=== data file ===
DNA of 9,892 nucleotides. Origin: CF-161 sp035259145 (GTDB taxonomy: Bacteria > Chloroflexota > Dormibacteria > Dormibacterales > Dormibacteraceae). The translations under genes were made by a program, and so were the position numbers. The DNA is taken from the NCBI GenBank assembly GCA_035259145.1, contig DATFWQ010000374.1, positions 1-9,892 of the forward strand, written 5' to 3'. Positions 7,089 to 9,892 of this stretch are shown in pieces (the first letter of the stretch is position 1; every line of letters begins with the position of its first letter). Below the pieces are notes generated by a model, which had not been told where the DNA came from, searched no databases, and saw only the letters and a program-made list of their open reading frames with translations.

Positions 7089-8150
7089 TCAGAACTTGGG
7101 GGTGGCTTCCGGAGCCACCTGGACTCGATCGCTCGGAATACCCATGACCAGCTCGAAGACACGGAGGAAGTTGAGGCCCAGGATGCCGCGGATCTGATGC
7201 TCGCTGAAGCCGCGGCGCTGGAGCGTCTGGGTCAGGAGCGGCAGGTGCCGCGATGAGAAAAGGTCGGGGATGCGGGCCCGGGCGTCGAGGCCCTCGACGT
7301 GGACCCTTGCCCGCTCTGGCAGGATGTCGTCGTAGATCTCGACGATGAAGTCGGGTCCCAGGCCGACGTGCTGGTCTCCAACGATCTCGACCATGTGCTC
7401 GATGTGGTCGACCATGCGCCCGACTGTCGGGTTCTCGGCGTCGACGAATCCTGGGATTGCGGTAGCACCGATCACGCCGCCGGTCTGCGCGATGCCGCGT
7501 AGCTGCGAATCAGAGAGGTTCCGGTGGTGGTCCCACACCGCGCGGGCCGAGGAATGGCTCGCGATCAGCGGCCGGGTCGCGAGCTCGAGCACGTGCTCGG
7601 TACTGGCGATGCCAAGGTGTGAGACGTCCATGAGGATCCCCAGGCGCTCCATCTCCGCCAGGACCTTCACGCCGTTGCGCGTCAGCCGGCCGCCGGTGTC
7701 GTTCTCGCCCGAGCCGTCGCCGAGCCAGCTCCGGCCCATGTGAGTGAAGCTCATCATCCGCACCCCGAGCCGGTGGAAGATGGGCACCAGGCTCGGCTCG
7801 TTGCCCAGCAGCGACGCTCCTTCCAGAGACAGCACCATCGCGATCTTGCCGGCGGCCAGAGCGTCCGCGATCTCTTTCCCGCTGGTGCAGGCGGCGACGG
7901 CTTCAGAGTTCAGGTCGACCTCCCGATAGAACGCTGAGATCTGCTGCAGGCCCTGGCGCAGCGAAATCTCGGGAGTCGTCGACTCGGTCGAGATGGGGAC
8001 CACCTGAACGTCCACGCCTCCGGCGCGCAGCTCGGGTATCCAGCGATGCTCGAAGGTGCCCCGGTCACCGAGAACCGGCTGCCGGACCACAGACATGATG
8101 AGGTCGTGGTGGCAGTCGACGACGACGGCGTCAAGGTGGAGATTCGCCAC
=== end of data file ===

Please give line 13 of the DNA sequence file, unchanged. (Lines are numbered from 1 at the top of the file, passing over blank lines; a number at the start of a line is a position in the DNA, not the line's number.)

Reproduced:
8001 CACCTGAACGTCCACGCCTCCGGCGCGCAGCTCGGGTATCCAGCGATGCTCGAAGGTGCCCCGGTCACCGAGAACCGGCTGCCGGACCACAGACATGATG